DETROIT, March 6- Ford Motor Co Chief Executive Alan Mulally was awarded performance bonuses for 2013 worth $13.8 million, the No. 2 U.S. automaker disclosed to U.S. regulators on Thursday.» Read More
A proposal to fund $25 billion in low interest loans to the auto industry was included on Monday in draft legislation that could be considered by the U.S. Congress later this week.
Over the last six months as I've filed numerous stories about the Chevy Volt, Nissan's plan to build an electric car, and Ford's focus on increasing fuel efficiency, I have heard the same thing from you: That's great, but what's Toyota doing?
You know what I've heard a lot this week? Auto sales will stay weak through 2010. This has me wondering where the buyer has gone, and why some are convinced the buyer won't come around anytime soon.
I admit e-mail responses from bloggers and readers is not a scientific sampling. I admit these answers may only represent a small portion of the public.
Long before General Motors unveiled its new electric car, the Chevy Volt, there was a buzz around GM that this car should be a winner. That's right, I used the words: should be. Predicting any car will be a hit is often a fool's game.
Today marks the last day of General Motors first 100 years. While the company will mark the occasion tomorrow by unveiling it's new electric car, the Chevy Volt, I have a much more sobering question:
General Motors Corp. said Friday it delivered a hydrogen fuel cell electric vehicle to the Environmental Protection Agency as part of a market test for the technology.
CEOs from various industries gathered to talk about the recent events in the economy and its affects on their companies. Watch the following videos for what each had to say.
When Ford CEO Alan Mulally sat down with me and the anchors of "Squawk Box" this morning, his candid comments about federal loans to automakers show congress is likely to lend the money. As I've said before, I think it's money well spent.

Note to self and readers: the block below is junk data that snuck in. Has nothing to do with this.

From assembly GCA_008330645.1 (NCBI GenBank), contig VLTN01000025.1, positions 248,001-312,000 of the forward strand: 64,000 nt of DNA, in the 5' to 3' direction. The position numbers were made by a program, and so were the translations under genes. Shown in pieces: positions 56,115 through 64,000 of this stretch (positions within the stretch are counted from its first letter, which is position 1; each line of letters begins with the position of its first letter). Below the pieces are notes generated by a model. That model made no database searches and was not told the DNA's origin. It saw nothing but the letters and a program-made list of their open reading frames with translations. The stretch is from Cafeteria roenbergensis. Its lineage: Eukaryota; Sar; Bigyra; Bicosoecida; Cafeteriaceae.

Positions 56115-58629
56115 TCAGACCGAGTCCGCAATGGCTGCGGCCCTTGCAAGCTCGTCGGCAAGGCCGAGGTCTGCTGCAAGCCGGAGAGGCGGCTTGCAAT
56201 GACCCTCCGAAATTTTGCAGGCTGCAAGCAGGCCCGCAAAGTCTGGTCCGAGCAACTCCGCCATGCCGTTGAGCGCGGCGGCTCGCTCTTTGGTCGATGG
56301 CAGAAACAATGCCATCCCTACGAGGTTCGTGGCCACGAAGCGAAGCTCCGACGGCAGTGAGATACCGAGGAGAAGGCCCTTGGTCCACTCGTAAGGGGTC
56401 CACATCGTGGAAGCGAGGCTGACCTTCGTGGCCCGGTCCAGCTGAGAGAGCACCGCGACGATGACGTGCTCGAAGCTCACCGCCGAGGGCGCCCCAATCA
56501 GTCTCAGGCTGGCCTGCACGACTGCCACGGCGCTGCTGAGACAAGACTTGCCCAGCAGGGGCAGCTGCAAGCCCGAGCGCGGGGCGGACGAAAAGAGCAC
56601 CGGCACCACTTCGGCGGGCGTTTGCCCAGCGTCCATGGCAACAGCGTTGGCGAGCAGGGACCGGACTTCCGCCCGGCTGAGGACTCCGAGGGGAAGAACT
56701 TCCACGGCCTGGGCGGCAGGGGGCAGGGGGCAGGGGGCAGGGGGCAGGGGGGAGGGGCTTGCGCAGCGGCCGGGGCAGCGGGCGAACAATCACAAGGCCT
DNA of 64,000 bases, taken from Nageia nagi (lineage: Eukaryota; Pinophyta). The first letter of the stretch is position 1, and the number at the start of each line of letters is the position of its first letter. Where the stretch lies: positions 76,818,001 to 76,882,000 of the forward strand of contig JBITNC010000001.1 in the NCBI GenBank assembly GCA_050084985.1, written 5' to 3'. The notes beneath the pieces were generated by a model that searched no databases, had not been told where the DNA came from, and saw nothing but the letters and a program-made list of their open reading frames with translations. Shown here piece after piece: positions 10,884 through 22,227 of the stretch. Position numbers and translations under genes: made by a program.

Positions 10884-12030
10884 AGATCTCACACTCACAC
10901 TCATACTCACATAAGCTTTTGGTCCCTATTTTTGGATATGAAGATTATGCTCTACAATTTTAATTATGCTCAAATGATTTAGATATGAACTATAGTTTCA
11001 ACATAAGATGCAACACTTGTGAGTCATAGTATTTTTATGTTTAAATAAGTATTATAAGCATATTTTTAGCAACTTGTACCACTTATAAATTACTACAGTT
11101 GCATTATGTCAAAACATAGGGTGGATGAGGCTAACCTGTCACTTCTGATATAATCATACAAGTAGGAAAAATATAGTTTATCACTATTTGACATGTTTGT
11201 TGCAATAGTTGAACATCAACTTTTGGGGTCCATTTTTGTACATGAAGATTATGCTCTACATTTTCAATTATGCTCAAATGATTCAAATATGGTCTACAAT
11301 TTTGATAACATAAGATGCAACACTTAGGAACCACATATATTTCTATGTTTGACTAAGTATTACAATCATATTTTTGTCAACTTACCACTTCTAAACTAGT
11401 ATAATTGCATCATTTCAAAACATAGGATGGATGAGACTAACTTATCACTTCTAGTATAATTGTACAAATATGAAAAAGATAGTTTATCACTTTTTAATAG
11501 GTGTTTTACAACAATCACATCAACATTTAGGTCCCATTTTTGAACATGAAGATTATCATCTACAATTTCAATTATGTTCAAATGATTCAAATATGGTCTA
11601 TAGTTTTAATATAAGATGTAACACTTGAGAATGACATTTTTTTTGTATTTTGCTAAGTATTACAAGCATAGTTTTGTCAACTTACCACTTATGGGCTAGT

In May 2008, the Ford F-150 truck, which had been the best-selling vehicle in the country for two decades, lost its title to the fuel-sipping Honda Civic.
Almost every day I get an e-mail from someone that says something along these lines: Why doesn't GM build better quality cars?
Already I've read some blog comments saying the Volt looks "boring" and "too much like a Toyota Prius." While the Volt's design is more conventional, the public forgets that there is a reason for that "softer", "less edgy" design.
Talk about a tough time to come out with a new truck. The economy is struggling, the housing market is in the tank, high gas prices have spooked buyers out buying big rigs, and there's little enthusiasm for new models (unless they're hybrids).
A friend of mine said something the other day that surprised me. He said nothing, and I mean nothing, gets him stoked about the latest models out on the road right now. I suspect it's because he is like many other people and is tired of seeing cars touted for their fuel efficiency more than anything else.
As layoffs accelerate and job creation slows, it's no wonder that more Americans are worried about their job security.
Stephen A. Feinberg, one of the country’s most powerful — and secretive — financiers, hoped to make a fortune out of the detritus of the American auto industry. Instead, he seems to be losing one, reports the New York Times.
Much of Chryslers slump can be blamed on the fact trucks and SUVs have fallen out of favor because of high gas prices. And since Chrysler has the greatest exposure (percentage wise) to the so-called "gas-guzzlers" among the Big 3, it's suffering big time.
The New York Times seems to think so. But here's our case for their widespread adoption coming much, much sooner.
This morning BMW's president for North America told me something that might surprise more than a few people in the auto industry.
You can save big money on your next set of wheels if you buy at auction. Here's how.